Tuesday, June 28, 2011

NYC: The Mother of all Cities

View of Tribeca from the hotel window take by R ...
I love big cities and NYC is the mother of all cities. I am a city girl at heart and can't see myself living somewhere in a small town. Each time I come here I ask myself - could I live here? And usually I say yes (if I had a great deal of money). I like the intensity, the variety of people, the vibe, the culture, the sense that there are a million things waiting for you to do. Americans are generally much friendlier than Canadians, not nicer exactly, but warmer to strangers. I love the sense of all the different neighborhoods sitting cheek by jowl - from Central Park West to Tribeca to Greenwich Village to Brooklyn to Harlem ... I like the confidence of Americans, their energy, their general good-heartedness. I won't spoil the moment by indicating what I don't like about American culture (a great deal) but NYC contains much of what I do like.

Back in NYC with the kid for the second time in her young life. Our last trip was three years ago with R's brother T and his family. I was pleasantly surprised as to how undaunted she was by the intensity of the city (J was 11 then). We had gone in July - it was sweltering and at the height of tourist season, the streets clogged with new smells and throngs of people, but she soaked it all in as did her cousins M and A who are younger than J.

We flew Porter Airlines for the first time - loved the ten minute cab ride to the airport at the foot of the lake, the quick processing through the airline system, the Porter lounge with free drinks and snacks. The flight was uneventful and pretty much on time. Less fun was being one of the hundreds of International flyers being processed through Newark airport which took almost an hour and then trying to find our pick up point for the shuttle to the hotel at the Hilton Garden Inn in Tribeca which took another hour. But we were in our room and settled by 3pm.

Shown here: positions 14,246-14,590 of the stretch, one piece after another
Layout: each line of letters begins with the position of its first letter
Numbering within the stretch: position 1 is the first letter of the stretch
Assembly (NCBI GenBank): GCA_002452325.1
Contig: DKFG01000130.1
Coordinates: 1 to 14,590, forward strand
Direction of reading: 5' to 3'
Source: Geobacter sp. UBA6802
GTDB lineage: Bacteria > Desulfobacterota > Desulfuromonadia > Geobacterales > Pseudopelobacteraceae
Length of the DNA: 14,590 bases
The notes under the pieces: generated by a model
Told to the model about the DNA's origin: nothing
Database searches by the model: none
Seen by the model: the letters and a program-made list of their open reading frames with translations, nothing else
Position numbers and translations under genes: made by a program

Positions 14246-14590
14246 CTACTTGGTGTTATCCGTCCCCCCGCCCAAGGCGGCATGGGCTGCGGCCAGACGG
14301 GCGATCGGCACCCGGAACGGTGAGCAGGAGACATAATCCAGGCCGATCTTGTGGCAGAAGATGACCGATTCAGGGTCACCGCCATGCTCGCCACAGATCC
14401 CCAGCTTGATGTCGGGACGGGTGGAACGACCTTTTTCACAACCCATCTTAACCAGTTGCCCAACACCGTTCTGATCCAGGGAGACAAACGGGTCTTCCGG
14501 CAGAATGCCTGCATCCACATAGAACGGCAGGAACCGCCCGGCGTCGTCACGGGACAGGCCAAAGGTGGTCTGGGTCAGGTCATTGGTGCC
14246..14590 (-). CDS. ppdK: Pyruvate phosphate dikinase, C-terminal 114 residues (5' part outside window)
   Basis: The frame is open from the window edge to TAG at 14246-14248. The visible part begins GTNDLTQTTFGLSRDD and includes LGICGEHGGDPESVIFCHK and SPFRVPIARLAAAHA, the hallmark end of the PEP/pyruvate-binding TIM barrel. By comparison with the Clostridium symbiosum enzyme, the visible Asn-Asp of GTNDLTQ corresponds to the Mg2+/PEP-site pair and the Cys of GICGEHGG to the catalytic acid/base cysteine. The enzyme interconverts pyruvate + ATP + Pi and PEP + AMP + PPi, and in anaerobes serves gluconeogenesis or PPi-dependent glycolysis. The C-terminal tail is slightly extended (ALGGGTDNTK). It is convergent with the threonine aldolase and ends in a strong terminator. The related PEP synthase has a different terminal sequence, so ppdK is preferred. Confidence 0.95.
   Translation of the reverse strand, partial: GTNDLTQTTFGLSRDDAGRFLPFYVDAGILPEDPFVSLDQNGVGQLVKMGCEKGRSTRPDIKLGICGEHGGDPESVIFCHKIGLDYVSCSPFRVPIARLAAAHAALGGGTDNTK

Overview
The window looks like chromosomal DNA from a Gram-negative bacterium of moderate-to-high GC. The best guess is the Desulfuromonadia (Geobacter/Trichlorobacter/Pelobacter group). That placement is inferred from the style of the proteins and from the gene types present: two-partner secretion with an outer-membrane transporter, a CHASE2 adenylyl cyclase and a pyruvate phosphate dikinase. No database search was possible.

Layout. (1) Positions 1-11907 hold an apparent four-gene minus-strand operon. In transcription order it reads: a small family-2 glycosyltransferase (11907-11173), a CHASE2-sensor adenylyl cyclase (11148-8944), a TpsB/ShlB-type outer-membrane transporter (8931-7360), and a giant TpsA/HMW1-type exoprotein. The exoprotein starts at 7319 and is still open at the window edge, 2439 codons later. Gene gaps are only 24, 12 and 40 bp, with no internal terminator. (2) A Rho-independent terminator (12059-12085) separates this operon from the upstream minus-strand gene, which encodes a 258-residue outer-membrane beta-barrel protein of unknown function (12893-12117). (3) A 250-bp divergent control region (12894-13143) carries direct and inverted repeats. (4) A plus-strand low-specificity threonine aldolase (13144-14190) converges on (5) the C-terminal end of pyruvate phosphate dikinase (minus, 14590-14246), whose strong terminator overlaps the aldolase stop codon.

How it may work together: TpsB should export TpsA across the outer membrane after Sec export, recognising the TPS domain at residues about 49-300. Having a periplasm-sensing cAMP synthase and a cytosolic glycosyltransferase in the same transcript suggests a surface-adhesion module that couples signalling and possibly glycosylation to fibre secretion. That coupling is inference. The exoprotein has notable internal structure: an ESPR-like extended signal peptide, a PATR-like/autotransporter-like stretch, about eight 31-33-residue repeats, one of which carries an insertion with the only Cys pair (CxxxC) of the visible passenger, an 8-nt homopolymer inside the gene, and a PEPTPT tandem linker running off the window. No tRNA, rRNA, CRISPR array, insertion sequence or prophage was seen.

Shakespeare & Co. Booksellers
Grace Church in NYC

A few things about the hotel: a very friendly staff, smallish but elegantly styled rooms, free Wifi, a cool view of Tribeca from our windows, and a simple but pleasant breakfast was part of the package. Down the street is a pretty little parkette with two pianos which the public is encouraged to use so most nights there will be playing and singing from the park (and sometimes dancing) - could you imagine that in Toronto? Love the location of the hotel.

We ventured out in the late afternoon to explore Tribeca. My goal was to reach the Strand Bookstore, 828 Broadway, where R and I usually stock up on books when we are in NYC. On the way, traveling north on Broadway, we passed a few of our favourite haunts and some new places to explore: Yellow Rat Bastard, Anthropologie, a new Japanese retail store called Superdry, Shakespeare & Co. Booksellers, the lovely Grace Church ...

The Strand Bookstore, possibly the best I've ever been to
At the Strand, I picked up How Fiction Works by James Wood and Of Love and Other Demons by Gabriel Garcia Marquez. It seems more upscale now ... better organized, a bit cleaner, the staff more professional. Better, I think, but something has been lost too - a certain seedy comfort?

One time when we were there a woman got into a screaming fight with another woman in a wheelchair on the curb outside the door ... the older woman (more affluent, not in the wheelchair) was disturbed by something the other one had done and started shrieking, "You're an animal! You're an animal!" You can imagine how that went down with the other woman who was yelling back at her at the top of her lungs ... Is NYC a bit more polite, less hostile? It seems to be so. 

We tend to have late dinners while were are here. As our hotel is very close to Little Italy, R found a charming restaurant called da Mikele at 275 Church St. Not inexpensive, but our dinner of great pizza and pasta was topped with a delicious limoncello sorbet and grappa at the end of the meal. Our waiter was Sardinian and very attentive, very kind. If we had not been caught in the midst of a very loud private party in the restaurant it would have been perfect. 

Rolled back to the hotel, stuffed with food (we ended up taking most of the pizza back to our hotel - the portions were so huge) and I was remembering the first time R and I went to New York in the 80s and we saw, I think, Dinner at Eight, at the fabulous Film Forum, 209 West Houston Street, and literally danced down the avenue towards our grungy little hotel after the film, we were so excited to be in NYC. Still am.
The Tribeca Arms across the street from da Mikele (taken by J)

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